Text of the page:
It is the promise of great pizza and amazing gelato that lured me to Da Vinci’s in Summer Hill for a lazy Sunday lunch. Pizza doesn’t tend to excite me that much, but I was assured that Da Vinci’s was something special.
Da Vinci’s Italian restaurant has been part of the Summer Hill landscape for quite a few years. A couple of years ago Nicola Piteo slipped his restaurant in to Da Vinci’s space on Lackey Street. It was a stealthy out with the old and in with the new. The venue didn’t even get a name change.
I had a chat to Nicola before we order and he explains what makes Da Vinci’s piazza different from the rest. There are two factors, firstly the flour they use and secondly how they make their pizza dough.
The flour used is unrefined, stone-ground Petra 1 flour. It isn’t treated, there aren’t any added chemicals and therefore is better for you to begin with. If the flour is good enough for Steve Manfredi of Balla then it must be good.
They don’t follow the popular Napoli method of pizza making. Instead they leave their dough to cold mature for a minimum of 48 hours. By letting it cold mature, the yeast has time to grow, do its job and then die.
Apparently it is the yeast that gives you a bloated feeling after you have eaten pizza. Here I thought it was because I was a pig and tend to eat too many slices.
To start we order a few small plates. We follow Nicola’s recommendation and order camorza affumicata ($9). Baked smoked fior di latte is wrapped in pancetta and drizzled with a balsamic glaze. The cheese melted and creamy is a tasty contrast to the salty pancetta and sweet tang of the balsamic glaze.
Also ordered was the calamari fritti ($18), a plate of deep fried calamari, zucchini and red capsicum. There is bresola on the specials board and I feel the need to order it. Bresola rucola & grana ($15), bresola is air dried cured beef which they then drizzled thin slices with lemon and oil, this is then topped with rocket and shaved parmesan.
Nicola also brings out a serving of Focaccia ($6.50) for us to try. This is their wood fired pizza in a basic state, simply drizzled with rosemary and oregano. This allows us to try and appreciate the pizza base sans toppings.
We are here for the pizza but I can’t resist ordering risotto nero ($28) from the specials board. I am so glad that I did, as it is my dish of the meal. Risotto Nero is risotto flavoured with a little chilli, white wine and squid ink. Sitting in the risotto are fat plump tender baby octopus, which are as black as the risotto.
Now on to the pizzas. How were they? Actually they were pretty darn tasty.
We order two pizzas and they are how I like them, thin bases, with minimal good quality toppings. Patate ($23), a white base pizza with fior di latte, roast potato, Italian sausage and black truffle paste.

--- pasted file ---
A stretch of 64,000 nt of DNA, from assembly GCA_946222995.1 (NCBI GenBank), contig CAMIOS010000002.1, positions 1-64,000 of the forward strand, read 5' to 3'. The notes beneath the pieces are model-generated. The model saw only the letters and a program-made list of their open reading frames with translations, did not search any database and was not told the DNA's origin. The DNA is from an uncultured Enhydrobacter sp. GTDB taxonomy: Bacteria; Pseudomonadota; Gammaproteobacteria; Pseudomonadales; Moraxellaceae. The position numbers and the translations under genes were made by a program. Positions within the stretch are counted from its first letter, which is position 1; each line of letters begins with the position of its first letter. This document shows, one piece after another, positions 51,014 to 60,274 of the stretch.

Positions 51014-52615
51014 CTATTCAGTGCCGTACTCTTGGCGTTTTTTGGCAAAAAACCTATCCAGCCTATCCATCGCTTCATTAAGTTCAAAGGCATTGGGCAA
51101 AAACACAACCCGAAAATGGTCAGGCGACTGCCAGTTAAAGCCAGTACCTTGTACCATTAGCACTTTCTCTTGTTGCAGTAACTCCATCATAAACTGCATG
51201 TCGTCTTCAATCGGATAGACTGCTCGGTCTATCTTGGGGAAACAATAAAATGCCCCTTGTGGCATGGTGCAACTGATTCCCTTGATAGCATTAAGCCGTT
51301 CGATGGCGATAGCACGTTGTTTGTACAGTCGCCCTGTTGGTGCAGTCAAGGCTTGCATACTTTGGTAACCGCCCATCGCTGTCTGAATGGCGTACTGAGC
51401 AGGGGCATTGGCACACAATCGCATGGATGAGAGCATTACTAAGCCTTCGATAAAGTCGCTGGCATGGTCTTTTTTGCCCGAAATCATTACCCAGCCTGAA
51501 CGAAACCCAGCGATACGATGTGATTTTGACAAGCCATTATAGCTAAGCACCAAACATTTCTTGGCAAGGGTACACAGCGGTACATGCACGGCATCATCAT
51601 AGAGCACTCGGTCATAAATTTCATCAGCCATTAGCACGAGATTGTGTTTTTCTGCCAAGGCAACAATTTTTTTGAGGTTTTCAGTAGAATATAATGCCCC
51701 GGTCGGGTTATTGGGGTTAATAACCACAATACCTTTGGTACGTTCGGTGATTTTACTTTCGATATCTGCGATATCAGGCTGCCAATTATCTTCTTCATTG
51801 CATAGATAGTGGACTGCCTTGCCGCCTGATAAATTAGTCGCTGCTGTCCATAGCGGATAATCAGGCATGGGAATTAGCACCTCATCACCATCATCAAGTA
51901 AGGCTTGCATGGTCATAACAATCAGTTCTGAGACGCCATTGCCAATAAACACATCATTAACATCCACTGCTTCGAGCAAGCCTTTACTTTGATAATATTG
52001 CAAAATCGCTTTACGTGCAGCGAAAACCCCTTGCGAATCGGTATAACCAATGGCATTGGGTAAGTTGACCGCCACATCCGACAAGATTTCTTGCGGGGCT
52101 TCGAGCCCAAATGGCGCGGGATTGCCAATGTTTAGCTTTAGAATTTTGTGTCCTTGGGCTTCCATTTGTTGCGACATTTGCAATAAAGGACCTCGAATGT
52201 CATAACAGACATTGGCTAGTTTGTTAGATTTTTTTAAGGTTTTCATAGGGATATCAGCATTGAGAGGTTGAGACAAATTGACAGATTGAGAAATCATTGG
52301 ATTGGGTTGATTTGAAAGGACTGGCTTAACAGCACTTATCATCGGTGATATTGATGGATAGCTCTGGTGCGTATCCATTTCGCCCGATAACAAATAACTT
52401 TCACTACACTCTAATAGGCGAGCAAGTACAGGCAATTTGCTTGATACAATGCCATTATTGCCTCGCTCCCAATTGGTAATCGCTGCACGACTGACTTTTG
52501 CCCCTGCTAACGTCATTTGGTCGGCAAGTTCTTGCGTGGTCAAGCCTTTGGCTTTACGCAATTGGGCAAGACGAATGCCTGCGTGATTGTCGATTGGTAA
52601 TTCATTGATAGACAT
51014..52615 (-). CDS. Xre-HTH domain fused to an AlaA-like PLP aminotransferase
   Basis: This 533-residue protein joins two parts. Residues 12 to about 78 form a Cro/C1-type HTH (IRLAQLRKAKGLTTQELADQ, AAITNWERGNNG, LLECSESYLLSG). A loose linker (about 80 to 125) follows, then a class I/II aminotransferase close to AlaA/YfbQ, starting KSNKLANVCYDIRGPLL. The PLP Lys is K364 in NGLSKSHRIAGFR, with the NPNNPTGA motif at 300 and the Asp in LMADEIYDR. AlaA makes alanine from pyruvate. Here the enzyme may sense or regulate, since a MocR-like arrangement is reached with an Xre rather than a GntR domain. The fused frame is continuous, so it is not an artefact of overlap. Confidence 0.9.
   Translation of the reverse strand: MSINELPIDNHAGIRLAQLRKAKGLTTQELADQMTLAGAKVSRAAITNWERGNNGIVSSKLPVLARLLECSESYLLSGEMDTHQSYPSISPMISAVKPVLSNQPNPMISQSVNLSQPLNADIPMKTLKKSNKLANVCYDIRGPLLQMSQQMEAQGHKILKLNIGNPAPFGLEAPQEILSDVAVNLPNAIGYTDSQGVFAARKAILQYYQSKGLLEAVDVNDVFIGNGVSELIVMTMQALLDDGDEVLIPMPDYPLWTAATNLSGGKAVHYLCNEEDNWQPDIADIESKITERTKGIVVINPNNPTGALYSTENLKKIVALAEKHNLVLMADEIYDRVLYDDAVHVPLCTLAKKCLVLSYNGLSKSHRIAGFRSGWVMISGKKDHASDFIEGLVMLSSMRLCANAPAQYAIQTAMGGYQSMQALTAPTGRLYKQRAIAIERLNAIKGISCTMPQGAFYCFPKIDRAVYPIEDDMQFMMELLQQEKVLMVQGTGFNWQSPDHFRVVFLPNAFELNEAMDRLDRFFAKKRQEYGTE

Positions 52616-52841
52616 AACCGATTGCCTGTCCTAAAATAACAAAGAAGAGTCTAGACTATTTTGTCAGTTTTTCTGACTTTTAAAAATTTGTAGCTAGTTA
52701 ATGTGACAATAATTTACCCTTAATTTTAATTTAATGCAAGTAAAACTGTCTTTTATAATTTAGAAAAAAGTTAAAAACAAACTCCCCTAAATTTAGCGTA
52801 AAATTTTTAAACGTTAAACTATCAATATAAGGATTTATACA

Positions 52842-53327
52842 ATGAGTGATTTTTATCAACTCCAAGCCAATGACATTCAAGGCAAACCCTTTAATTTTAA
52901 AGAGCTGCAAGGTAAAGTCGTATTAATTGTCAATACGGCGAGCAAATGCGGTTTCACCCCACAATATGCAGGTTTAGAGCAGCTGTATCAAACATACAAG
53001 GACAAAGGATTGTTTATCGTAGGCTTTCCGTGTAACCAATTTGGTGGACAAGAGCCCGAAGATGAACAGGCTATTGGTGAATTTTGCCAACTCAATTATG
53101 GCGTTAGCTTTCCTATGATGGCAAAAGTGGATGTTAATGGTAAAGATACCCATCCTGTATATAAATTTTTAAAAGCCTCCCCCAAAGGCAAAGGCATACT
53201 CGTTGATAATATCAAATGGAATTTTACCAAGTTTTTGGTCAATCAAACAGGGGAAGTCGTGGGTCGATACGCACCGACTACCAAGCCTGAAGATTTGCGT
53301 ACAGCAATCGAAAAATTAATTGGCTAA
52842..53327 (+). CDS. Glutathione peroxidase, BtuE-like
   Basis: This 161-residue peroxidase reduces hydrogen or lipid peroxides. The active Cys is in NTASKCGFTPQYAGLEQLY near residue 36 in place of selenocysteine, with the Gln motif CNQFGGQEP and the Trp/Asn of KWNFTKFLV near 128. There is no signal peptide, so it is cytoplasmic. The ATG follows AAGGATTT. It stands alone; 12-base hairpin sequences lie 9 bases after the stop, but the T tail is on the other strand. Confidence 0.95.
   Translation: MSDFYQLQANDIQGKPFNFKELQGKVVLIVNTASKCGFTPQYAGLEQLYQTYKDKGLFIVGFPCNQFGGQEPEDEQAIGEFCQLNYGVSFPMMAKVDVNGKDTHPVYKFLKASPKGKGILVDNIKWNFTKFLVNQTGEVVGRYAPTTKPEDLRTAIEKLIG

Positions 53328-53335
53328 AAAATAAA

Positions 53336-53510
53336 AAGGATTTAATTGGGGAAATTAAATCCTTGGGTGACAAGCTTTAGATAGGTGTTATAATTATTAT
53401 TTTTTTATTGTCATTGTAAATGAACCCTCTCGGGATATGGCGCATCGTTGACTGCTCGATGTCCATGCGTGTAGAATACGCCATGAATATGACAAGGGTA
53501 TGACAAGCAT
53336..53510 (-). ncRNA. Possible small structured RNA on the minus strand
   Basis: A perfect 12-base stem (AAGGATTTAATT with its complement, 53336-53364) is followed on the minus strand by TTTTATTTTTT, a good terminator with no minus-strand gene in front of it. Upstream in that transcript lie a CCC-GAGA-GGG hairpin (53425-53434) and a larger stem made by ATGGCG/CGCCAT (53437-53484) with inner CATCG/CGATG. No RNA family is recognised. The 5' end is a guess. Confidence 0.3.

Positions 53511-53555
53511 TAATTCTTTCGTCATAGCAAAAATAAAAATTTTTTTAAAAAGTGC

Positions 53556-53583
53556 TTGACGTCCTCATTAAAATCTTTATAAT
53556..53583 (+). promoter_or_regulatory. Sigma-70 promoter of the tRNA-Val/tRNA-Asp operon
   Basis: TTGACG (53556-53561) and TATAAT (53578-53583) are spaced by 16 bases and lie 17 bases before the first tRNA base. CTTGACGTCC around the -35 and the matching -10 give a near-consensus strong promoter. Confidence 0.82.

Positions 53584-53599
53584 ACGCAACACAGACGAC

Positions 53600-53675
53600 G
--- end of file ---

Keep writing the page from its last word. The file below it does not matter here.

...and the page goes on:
Our other choice is a classic Capricciosa ($22) tomato base with fior di latter, San Daniele prosciutto, champignon mushrooms, artichoke, black olives and boiled egg. The boiled egg was a bit of an interesting addition and I’m not 100% sold on it.
Contrary to Nicola’s promise of not feeling bloated, I do. It has nothing to do with yeast, and a lot to do with eating way too much. The risotto is the culprit, it was that good I couldn’t stop eating it.
With very full bellies off we waddle. You think that’s it don’t you. Sorry folks that is a big NO. We don’t waddle out the door and back to the car, which would have been the sensible and wise choice. Instead we waddle down to the back of the restaurant towards Gelatony.
The secret behind the gelato at Gelatony is again the base. Are you following the pattern here? Good base for the pizzas, good base for the gelato.
They make their gelato base from scratch. The recipe is from Tonino who use to own the popular Gelateria Caffe 2000 in Rozelle. Tonino has since retired but continues to make sure his family tradition of gelato making at Gelatony at Da Vinci’s.
They use four different sugars in the base mix and the highest quality of fruits and flavourings. Each batch is balanced for taste. Their one base gelato recipe is what is used for all their gelato flavours.
Da Vinci’s is definitely worth a visit. Make sure you try their pizzas and order from their specials board, which is continually changing. Most importantly, make sure you leave room for gelato!
Belly Rumbles dined as a guest of Da Vinci’s
More Sydney Eats
Austrian Schnitzelhause – the great schnitzel challenge
German Austrian Club – Oktoberfest fun!
The Bistro at Manly Pavillion – stunning food and Manly water views
Boilerhouse Restaurant – at the most haunted place in Sydney
Armory Wharf Cafe – waterside dining Newington
Puntion Trattoria – quirky lighting and a woodfired oven
New Shanghai – wine pairing with dumplings
High Tea Stamford Plaza – with amazing curry puffs
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